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Effectiveness Of Emotion Recognition Training For Young Children With Developmental Delays

Andrew M. Downs, P. Strand
Published 2008 · Psychology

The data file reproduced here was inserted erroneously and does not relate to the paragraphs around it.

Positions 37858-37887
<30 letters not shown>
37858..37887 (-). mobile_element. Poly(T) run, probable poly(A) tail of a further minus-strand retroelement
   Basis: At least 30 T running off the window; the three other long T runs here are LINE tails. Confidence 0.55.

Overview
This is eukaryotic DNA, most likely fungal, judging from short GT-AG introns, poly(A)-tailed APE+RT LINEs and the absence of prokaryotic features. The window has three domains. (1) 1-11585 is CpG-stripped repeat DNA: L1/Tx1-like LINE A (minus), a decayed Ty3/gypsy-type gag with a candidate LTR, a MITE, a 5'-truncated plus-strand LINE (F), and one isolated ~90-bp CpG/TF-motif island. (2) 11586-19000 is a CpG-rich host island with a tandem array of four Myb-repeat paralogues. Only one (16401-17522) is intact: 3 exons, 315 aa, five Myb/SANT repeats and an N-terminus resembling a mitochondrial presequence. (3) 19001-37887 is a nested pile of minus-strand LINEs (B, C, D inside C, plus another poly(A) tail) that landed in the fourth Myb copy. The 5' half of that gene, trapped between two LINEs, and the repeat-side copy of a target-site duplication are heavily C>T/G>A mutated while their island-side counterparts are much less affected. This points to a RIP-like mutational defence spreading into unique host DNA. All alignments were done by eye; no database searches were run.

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Recently, early childhood educators and policy makers have placed an increased emphasis on assessing emotional development in young children who are considered educationally at-risk. (Department of Health and Human Services Administration on Children, Youth, and Families/Head Start Bureau, 2000). The desire to assess emotional development is not surprising given that children's skill in understanding others' emotions appears closely tied to their ability to establish and maintain positive social relationships with others in the school years and throughout life. Specifically, researchers have found that young children who have better developed emotion recognition and emotional perspective-taking abilities demonstrate higher levels of prosocial behavior and are more popular with their peers (Denham, 1986; Denham, McKinley, Couchoud, & Holt, 1990; Leppanen & Hietanen, 2001). Other research has linked emotion recognition and understanding with high levels of pretend play and behavioral and emotional competence with peers (Carlo, Knight, Eisenberg, & Rotenberg, 1991; Lindsey & Colwell, 2003). In contrast, children who are poor at emotion recognition and emotional perspective-taking are at increased risk of being disliked by their peers (Denham et al.; Leppanen & Hietanen, 2001), are rated by teachers as being more socially withdrawn (Strand, Cerna, & Downs, in press), and are at risk for the numerous negative educational and psychosocial outcomes long known to be associated with peer rejection (Asher & Wheeler, 1985; Asher & Coie, 1990; Ladd, 1990). Although results such as these have suggested that emotion understanding in general, and emotion recognition in particular, are important developmental variables, there is limited information available regarding the effectiveness of attempts to manipulate emotion recognition skill in individuals who have disabilities. Research with adults has generally indicated that interventions can successfully improve the emotion recognition ability of those who have learning disabilities, (McKenzie, Matheson, McKaskie, Hamilton, & Murray, 2000), intellectual disabilities (McAlpine, Singh, Ellis, & Kendall, 1992; Rydin-Owen, Drake, & Bratt, 1999), high-functioning autism (Bolte, Hubl, Feineis-Matthews, Dierks, & Poutska, 2006), or acquired brain injury (Guercio, Podolska-Schroeder, & Rehfeldt, 2004). However, studies focused on children have been less consistent. For example, Dyck and Denver (2003) reported no improvements in emotion recognition skill for deaf children exposed to an 11-lesson psychoeducational program. In contrast, Stewart and Singh (1995) found that teaching via directed rehearsal led to significant gains in basic emotion recognition skill in a study of boys with mental retardation. Emotion recognition has long been thought to be impaired in children with autism spectrum disorders (ASD; Hobson, Ouston, & Lee, 1989), so it is not surprising that some researchers have examined the effectiveness of emotion recognition training with this population. As has been the case in children with other disabilities, the results have been equivocal. Using a computer training program, LaCava, Golan, Baron-Cohen, and Myles (2007) found significant gains in emotion recognition skill in children with ASD. However, Silver and Oakes (2001) reported that computer training did not lead to significant emotion recognition gains in adolescents with ASD compared to controls. Other research has shown that children with autism exposed to behavioral interventions may develop advanced emotion understanding abilities (e.g., the understanding of desire-based emotions in others) but may still have difficulties with basic emotion recognition (Downs & Smith, 2004). It is interesting to note that none of the studies cited above attempted to teach emotion recognition skills to preschoolers, even though the developmental literature suggests that the preschool years are typically a time of significant growth in this ability (Denham, 1998). …
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